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New Philosopher Issue 24 - No.2/2019

New Philosopher is for curious people seeking solutions to the fundamental problems faced by humankind. New Philosopher is devoted to exploring philosophical ideas from past and present thinkers on ways to live a more fulfilling life, and to seek to find solutions to the most pressing problems faced by humans in contemporary society.

United States
The Bull Media Company
4 Issues

in this issue

1 min

“Evermore in the world is this marvellous balance of beauty and disgust, magnificence and rats.”Ralph Waldo Emerson On a balmy morning in August 1974, a young man walked on a steel cable between the Twin Towers in New York. For three-quarters of an hour Philippe Petit stunned onlookers as he performed this feat 400 metres off the ground, defying fear, gravity, and a stiff breeze. “There is no why,”Petit replied when asked about the motivation for his balancing act. But I suspect there was: to create order within disorder; harmony amongst discord. Life is, whether we like it or not, out of balance most of the time. We seek ways to rebalance and, once there, we try to maintain an equilibrium. Sleep more, work less. Laugh more, stress less. Listen more, talk…

1 min
online at

newphilosopher.com is an online portal for exploring philosophical ideas on ways to live a more fulfilling life. Read the articles, join in discussions, watch free online documentaries, and plan your trip to the next festival near you. What is it to be human? Many of the problems in the world today, when one reflects upon them, call for an answer to an ancient question: What is it to be human? Caught in the web In an age defined by increasing levels of hyper-connectivity, the question remains: is our technology truly bringing us closer together, or are we simply getting caught in the web? The death of ‘death’ With advances in medical science and technology comes the allure of defying death – and the ‘life extension’ movement is gaining momentum across the globe. New Philosopher online store Visit the…

6 min

Michael Puett Michael Puett is the Walter C. Klein Professor of Chinese History and Anthropology, as well as the Chair of the Committee on the Study of Religion, at Harvard University. His interests are focused on the inter-relations between philosophy, anthropology, history, and religion, with the hope of bringing the study of China into larger historical and comparative frameworks. He is the author of The Ambivalence of Creation, To Become a God, and The Path. Mariana Alessandri Mariana Alessandri is Assistant Professor of Continental Philosophy, Existentialism, Philosophy of Religion, and Spanish-language Philosophy at the University of Texas-Rio Grande Valley. She has written for The New York Times, Philosophy Today, Womankind magazine, Times Higher Education, Chronicle of Higher Education and many academic journals. Her teaching interests include Existentialism and Mexican-American Philosophy. Tim Dean Tim Dean holds…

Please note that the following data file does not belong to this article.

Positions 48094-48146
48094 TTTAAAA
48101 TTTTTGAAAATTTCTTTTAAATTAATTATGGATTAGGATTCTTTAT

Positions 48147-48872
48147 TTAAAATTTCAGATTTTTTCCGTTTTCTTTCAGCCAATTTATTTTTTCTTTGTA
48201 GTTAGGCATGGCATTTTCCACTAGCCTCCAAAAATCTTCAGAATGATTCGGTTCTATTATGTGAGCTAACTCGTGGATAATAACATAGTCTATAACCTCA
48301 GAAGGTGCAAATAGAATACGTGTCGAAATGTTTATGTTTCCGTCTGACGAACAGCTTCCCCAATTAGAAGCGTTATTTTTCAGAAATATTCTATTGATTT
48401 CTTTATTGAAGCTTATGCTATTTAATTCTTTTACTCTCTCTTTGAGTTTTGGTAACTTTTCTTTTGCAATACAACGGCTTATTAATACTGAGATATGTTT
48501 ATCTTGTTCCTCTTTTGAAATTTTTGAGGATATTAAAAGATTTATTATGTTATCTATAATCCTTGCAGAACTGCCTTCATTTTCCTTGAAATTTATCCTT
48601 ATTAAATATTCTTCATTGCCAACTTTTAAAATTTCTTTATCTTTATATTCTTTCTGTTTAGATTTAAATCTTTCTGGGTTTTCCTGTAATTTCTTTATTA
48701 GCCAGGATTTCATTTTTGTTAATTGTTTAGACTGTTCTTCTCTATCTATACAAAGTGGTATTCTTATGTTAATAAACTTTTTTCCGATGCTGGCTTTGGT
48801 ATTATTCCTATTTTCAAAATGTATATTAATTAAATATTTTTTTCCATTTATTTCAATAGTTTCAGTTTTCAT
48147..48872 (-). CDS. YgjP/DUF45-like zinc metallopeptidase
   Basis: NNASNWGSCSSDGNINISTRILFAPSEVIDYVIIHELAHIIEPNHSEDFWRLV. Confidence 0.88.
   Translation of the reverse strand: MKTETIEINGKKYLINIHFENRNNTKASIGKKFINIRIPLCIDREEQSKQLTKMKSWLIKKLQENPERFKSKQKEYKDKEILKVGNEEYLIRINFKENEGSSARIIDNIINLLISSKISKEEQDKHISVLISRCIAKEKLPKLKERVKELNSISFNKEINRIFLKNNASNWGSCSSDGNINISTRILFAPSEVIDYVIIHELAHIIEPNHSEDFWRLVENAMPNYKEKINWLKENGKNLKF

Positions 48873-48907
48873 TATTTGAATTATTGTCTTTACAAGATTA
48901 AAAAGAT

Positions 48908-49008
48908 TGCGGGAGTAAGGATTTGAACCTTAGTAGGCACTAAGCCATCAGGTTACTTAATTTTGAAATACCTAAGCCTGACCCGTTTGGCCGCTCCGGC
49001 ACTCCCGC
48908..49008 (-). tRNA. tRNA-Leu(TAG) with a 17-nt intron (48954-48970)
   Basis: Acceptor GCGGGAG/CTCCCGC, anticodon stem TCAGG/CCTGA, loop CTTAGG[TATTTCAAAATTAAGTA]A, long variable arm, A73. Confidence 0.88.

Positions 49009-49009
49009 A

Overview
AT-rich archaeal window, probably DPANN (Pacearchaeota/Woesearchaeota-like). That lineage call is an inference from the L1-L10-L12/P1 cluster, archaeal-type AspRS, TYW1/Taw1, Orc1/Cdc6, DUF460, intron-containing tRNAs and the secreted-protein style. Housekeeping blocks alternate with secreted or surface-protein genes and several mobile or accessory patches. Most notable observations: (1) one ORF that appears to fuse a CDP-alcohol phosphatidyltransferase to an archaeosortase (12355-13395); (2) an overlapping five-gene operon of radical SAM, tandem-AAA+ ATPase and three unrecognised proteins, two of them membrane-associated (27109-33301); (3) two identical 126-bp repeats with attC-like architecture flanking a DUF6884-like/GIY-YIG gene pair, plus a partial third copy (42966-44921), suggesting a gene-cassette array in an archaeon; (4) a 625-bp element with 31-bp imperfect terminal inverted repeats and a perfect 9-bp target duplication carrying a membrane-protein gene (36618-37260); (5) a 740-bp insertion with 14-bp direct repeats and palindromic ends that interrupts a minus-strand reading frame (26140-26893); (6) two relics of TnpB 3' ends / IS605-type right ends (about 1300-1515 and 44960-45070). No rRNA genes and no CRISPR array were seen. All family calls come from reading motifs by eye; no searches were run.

2 min
balancing your selves

Few political or social debates get very far now without someone invoking the spectre of ‘identity politics’. More often than not, this language signals a clash between two competing views of what humans are. Are we self-directed individuals responsible for our own choices, or beings shaped and constrained by the labels and roles society and history give us? The language may be new, but the problem is ancient and persistent. It was also a major flashpoint in 20th century French philosophy. Existentialists like Jean-Paul Sartre and Simone de Beauvoir insisted each of us is radically free and thus entirely responsible for our actions. Our backgrounds certainly matter to us, but can never determine us. The generation of French thinkers that followed thought the Existentialists naïve: our thoughts, words, and deeds, they…

2 min
the world’s 26 biggest hoarders

Last year, the world’s richest 26 people owned as much wealth as the 3.8 billion people who make up the poorest half of humanity. The richest of those 26, Jeff Bezos – founder and CEO of Amazon – has a net worth somewhere north of $112 billion. According to Oxfam, just one per cent of that is equivalent to the health budget of Ethiopia. So, what does the world’s richest man do with all that money? Start a space tourism company, of course. Why? Because, says Bezos, he can’t think of a better way to spend that much money: only space travel will be “expensive enough to be able to use that fortune”. At first glance, the world’s second-richest person, Bill Gates, is spending his money very differently. The Bill and Melinda…

1 min
world out of balance

There’s a popular piece of graffiti that says: “The Earth would be better off without us.” It’s easy to sympathise. Our species is guilty of throwing our planet’s biosphere into disarray in only a few short centuries, and is likely to disrupt it even more in the coming millennia. Not only have we triggered the sixth mass extinction event in our planet’s history, we may have precipitated our own demise by disrupting the very ecosystems that sustain us. The graffiti artist’s conception of ‘better’ was likely informed by the state of the world just prior to the emergence of human industry. This was a world of untrammelled forests, happy dodos, and 280 parts per million of carbon dioxide – a better world than one where bees are extinct, seas are swallowing…